Compared to Bezos, Gates is well-known for his sharing nature. Although he is the world’s fourth-richest person, he would have been even more vastly wealthy if he had not committed to giving away at least half of his fortune before he dies. Since 1994, Gates has donated at least $40 billion to the Bill and Melinda Gates Foundation, which funds IT education in the US and healthcare and poverty initiatives around the globe—including funding large-scale projects tackling HIV and malaria. The couple’s foundation has more than $51 billion in assets, according to The Guardian.
When the pair decided to get married in 1994, Gates, who co-founded Microsoft in 1975, was already a billionaire. He met Melinda in 1987 when she joined the company, he was 31. Speaking later on about her marriage, Melinda Gates said herself that Bill had spent weeks debating on a whiteboard whether he should marry her.
“When he was having trouble making the decision about getting married, he was incredibly clear that it was not about me, it was about, ‘Can I get the balance right between work and family life?’” she further explained.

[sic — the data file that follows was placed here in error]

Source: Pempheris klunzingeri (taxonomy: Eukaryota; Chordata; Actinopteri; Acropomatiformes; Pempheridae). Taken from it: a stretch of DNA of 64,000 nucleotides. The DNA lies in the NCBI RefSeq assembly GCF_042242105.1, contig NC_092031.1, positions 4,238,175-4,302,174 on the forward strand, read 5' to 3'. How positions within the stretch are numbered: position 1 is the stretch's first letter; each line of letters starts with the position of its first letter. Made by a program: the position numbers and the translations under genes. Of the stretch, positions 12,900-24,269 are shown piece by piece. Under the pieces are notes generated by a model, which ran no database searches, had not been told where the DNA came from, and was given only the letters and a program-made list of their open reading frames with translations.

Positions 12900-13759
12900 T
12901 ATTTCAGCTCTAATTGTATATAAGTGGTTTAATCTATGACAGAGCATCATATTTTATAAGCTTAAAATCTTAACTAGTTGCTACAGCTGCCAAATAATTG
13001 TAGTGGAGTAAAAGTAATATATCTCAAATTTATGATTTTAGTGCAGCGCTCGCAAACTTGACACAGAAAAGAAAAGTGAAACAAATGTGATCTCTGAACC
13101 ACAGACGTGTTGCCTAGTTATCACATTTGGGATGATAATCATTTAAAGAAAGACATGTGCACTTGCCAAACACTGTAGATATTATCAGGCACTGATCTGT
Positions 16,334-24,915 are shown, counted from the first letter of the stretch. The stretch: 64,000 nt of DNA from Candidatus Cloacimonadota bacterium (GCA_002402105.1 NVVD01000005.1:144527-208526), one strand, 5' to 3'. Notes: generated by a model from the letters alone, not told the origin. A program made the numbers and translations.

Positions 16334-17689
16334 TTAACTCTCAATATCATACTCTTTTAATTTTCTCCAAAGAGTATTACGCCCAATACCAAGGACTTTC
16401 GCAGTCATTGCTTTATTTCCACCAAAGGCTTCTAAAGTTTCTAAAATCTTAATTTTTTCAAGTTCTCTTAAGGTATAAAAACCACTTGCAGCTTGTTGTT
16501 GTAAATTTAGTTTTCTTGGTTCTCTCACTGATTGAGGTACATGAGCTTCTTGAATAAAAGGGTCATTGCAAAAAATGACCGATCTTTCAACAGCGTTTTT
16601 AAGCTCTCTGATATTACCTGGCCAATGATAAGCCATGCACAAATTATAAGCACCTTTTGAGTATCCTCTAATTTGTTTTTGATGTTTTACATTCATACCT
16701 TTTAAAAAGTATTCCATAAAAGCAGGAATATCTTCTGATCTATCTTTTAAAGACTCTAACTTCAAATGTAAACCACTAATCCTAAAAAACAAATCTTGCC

Over the years, Melinda has been open about how hard marriage can be, especially when both parties are focused on making the world a better place. “Believe me, I can remember some days that were so incredibly hard in our marriage where you thought, ‘Can I do this?’” she said in an interview with the Sunday Times in 2019 to mark their 25th anniversary.
Melinda, 56, has also shared that Bill, 65, regularly works 16-hour days and can find it hard to make time for the family.
I briefly mentioned MacKenzie Scott previously, but what you probably didn’t know is that her divorce with Bezos, which took place in 2019, was the first recent divorce among the super rich. Scott ended up with a $38 billion fortune, which she pledged to fully give away.
Bill and Melinda Gates’ is the second most important divorce among the super rich—and we don’t know exactly how much money Melinda will come out with. The previous record was $2.5 billion paid to Jocelyn Wildenstein when she divorced the art dealer Alec Wildenstein in 1999.
It’s ironic that most of the super rich including Mark Zuckerberg, Mike Bloomberg and George Lucas have all signed the Giving Pledge, which was created by the Gates along with Warren Buffett as a promise to give at least half of their wealth to charity. Even Zuckerberg signed it! Guess the only member of the five richest people in the US not to have signed up? Bezos, who’s probably too busy spending his “time and energy” on his new ventures.